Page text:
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I tried to implement bessel function using that formula, this is the code:

function result=Bessel(num);


if num==0
    result=bessel(0,1);
elseif num==1
    result=bessel(1,1);
else
    result=2*(num-1)*Bessel(num-1)-Bessel(num-2);
end;

But if I use MATLAB's bessel function to compare it with this one, I get too high different values. For example if I type Bessel(20) it gives me 3.1689e+005 as result, if instead I type bessel(20,1) it gives me 3.8735e-025 , a totally different result.

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1  
This could be a floating point precision problem as you try to compare two different ways of computing the same value. I think that Matlab Bessel functions use a Fortran mexfile which could be doing a lot less computations than your implementation. –  Aabaz Oct 19 '11 at 9:43
    
Bessel recurrence is unstable when you do it this way. –  Alexandre C. Oct 27 '11 at 11:42

3 Answers 3

up vote 3 down vote accepted

recurrence_bessel

such recurrence relations are nice in mathematics but numerically unstable when implementing algorithms using limited precision representations of floating-point numbers.

Consider the following comparison:

x = 0:20;
y1 = arrayfun(@(n)besselj(n,1), x);   %# builtin function
y2 = arrayfun(@Bessel, x);            %# your function
semilogy(x,y1, x,y2), grid on
legend('besselj','Bessel')
title('J_\nu(z)'), xlabel('\nu'), ylabel('log scale')

comparison_plot

So you can see how the computed values start to differ significantly after 9.

According to MATLAB:

BESSELJ uses a MEX interface to a Fortran library by D. E. Amos.

and gives the following as references for their implementation:

D. E. Amos, "A subroutine package for Bessel functions of a complex argument and nonnegative order", Sandia National Laboratory Report, SAND85-1018, May, 1985.

D. E. Amos, "A portable package for Bessel functions of a complex argument and nonnegative order", Trans. Math. Software, 1986.

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The forward recurrence relation you are using is not stable. To see why, consider that the values of BesselJ(n,x) become smaller and smaller by about a factor 1/2n. You can see this by looking at the first term of the Taylor series for J.

So, what you're doing is subtracting a large number from a multiple of a somewhat smaller number to get an even smaller number. Numerically, that's not going to work well.

Look at it this way. We know the result is of the order of 10^-25. You start out with numbers that are of the order of 1. So in order to get even one accurate digit out of this, we have to know the first two numbers with at least 25 digits precision. We clearly don't, and the recurrence actually diverges.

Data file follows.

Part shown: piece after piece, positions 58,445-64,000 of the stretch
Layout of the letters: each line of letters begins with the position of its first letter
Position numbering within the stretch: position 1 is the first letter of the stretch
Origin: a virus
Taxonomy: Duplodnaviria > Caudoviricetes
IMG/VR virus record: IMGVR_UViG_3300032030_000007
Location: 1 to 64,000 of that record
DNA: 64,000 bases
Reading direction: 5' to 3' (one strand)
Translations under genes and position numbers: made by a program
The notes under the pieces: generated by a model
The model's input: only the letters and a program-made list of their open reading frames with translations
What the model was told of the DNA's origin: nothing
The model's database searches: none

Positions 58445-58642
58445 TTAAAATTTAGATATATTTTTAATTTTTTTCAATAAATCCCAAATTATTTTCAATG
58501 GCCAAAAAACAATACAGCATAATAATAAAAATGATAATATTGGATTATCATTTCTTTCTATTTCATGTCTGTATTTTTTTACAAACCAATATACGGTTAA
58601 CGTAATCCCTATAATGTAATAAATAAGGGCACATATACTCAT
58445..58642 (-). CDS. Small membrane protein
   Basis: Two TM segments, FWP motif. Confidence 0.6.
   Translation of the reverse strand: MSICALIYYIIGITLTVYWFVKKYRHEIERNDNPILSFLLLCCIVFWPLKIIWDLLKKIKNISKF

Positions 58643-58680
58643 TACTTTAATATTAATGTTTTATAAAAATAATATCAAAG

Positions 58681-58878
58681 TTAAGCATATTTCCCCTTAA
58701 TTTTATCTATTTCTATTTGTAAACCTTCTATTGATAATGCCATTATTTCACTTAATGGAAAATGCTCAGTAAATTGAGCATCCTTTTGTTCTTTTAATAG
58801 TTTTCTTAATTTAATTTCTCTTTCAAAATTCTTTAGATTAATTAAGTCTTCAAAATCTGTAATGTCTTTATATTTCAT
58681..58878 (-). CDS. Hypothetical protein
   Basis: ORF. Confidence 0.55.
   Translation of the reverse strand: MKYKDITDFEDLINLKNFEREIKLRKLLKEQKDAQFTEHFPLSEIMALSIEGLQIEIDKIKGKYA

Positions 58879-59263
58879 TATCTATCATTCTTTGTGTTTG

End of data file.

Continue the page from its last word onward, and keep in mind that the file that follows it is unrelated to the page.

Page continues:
Using the same recurrence relation to go backwards, from high orders to low orders, is stable. When you start with correct values for J(20,1) and J(19,1), you can calculate all orders down to 0 with full accuracy as well. Why does this work? Because now the numbers are getting larger in each step. You're subtracting a very small number from an exact multiple of a larger number to get an even larger number.

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The remedy is to use Miller's algorithm and the fact that the recurrence is actually stable when n < x. When n > x, you recurse backward until you reach J_0 or J_1 and you find the normalization factor by computing J_0 or J_1 at this point. –  Alexandre C. Oct 27 '11 at 11:46
    
Also you have to make use of 1 = J_0(x) + 2J_2(x) + 2J_4(x) + ... –  Alexandre C. Oct 27 '11 at 11:54

You can just modify the code below which is for the Spherical bessel function. It is well tested and works for all arguments and order range. I am sorry it is in C#

     public static Complex bessel(int n, Complex z)
    {
        if (n == 0) return sin(z) / z;
        if (n == 1) return sin(z) / (z * z) - cos(z) / z;

        if (n <= System.Math.Abs(z.real))
        {
            Complex h0 = bessel(0, z);
            Complex h1 = bessel(1, z);
            Complex ret = 0;
            for (int i = 2; i <= n; i++)
            {
                ret = (2 * i - 1) / z * h1 - h0;
                h0 = h1;
                h1 = ret;
                if (double.IsInfinity(ret.real) || double.IsInfinity(ret.imag)) return double.PositiveInfinity;
            }
            return ret;
        }
        else
        {
            double u = 2.0 * abs(z.real) / (2 * n + 1);

            double a = 0.1;
            double b = 0.175;
            int v = n - (int)System.Math.Ceiling((System.Math.Log(0.5e-16 * (a + b * u * (2 - System.Math.Pow(u, 2)) / (1 - System.Math.Pow(u, 2))), 2)));

            Complex ret = 0;
            while (v > n - 1)
            {
                ret = z / (2 * v + 1.0 - z * ret);
                v = v - 1;
            }


            Complex jnM1 = ret;
            while (v > 0)
            {
                ret = z / (2 * v + 1.0 - z * ret);
                jnM1 = jnM1 * ret;
                v = v - 1;
            }
            return jnM1 * sin(z) / z;
        }
    }
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